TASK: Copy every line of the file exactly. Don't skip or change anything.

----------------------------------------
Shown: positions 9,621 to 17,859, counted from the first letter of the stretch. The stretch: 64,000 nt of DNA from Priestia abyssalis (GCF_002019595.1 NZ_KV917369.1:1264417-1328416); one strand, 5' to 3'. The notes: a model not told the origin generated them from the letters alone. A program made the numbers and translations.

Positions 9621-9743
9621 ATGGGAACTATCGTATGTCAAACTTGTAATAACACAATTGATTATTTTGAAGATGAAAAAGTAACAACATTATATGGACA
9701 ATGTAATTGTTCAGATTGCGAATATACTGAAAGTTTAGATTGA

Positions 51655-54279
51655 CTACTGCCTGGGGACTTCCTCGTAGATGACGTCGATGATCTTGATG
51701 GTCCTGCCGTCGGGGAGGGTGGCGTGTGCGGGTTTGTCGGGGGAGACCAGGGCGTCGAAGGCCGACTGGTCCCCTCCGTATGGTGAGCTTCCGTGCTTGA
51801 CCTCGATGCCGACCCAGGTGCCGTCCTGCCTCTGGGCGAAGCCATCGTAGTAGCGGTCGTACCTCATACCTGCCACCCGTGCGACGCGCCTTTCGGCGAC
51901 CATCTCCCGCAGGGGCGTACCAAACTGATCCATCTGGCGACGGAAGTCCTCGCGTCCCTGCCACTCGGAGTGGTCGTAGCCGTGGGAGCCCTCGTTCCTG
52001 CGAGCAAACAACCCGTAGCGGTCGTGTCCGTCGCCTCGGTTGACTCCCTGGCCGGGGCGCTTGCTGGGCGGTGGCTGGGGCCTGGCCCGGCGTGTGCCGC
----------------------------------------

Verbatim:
Shown: positions 9,621 to 17,859, counted from the first letter of the stretch. The stretch: 64,000 nt of DNA from Priestia abyssalis (GCF_002019595.1 NZ_KV917369.1:1264417-1328416); one strand, 5' to 3'. The notes: a model not told the origin generated them from the letters alone. A program made the numbers and translations.

Positions 9621-9743
9621 ATGGGAACTATCGTATGTCAAACTTGTAATAACACAATTGATTATTTTGAAGATGAAAAAGTAACAACATTATATGGACA
9701 ATGTAATTGTTCAGATTGCGAATATACTGAAAGTTTAGATTGA

Positions 51655-54279
51655 CTACTGCCTGGGGACTTCCTCGTAGATGACGTCGATGATCTTGATG
51701 GTCCTGCCGTCGGGGAGGGTGGCGTGTGCGGGTTTGTCGGGGGAGACCAGGGCGTCGAAGGCCGACTGGTCCCCTCCGTATGGTGAGCTTCCGTGCTTGA
51801 CCTCGATGCCGACCCAGGTGCCGTCCTGCCTCTGGGCGAAGCCATCGTAGTAGCGGTCGTACCTCATACCTGCCACCCGTGCGACGCGCCTTTCGGCGAC
51901 CATCTCCCGCAGGGGCGTACCAAACTGATCCATCTGGCGACGGAAGTCCTCGCGTCCCTGCCACTCGGAGTGGTCGTAGCCGTGGGAGCCCTCGTTCCTG
52001 CGAGCAAACAACCCGTAGCGGTCGTGTCCGTCGCCTCGGTTGACTCCCTGGCCGGGGCGCTTGCTGGGCGGTGGCTGGGGCCTGGCCCGGCGTGTGCCGC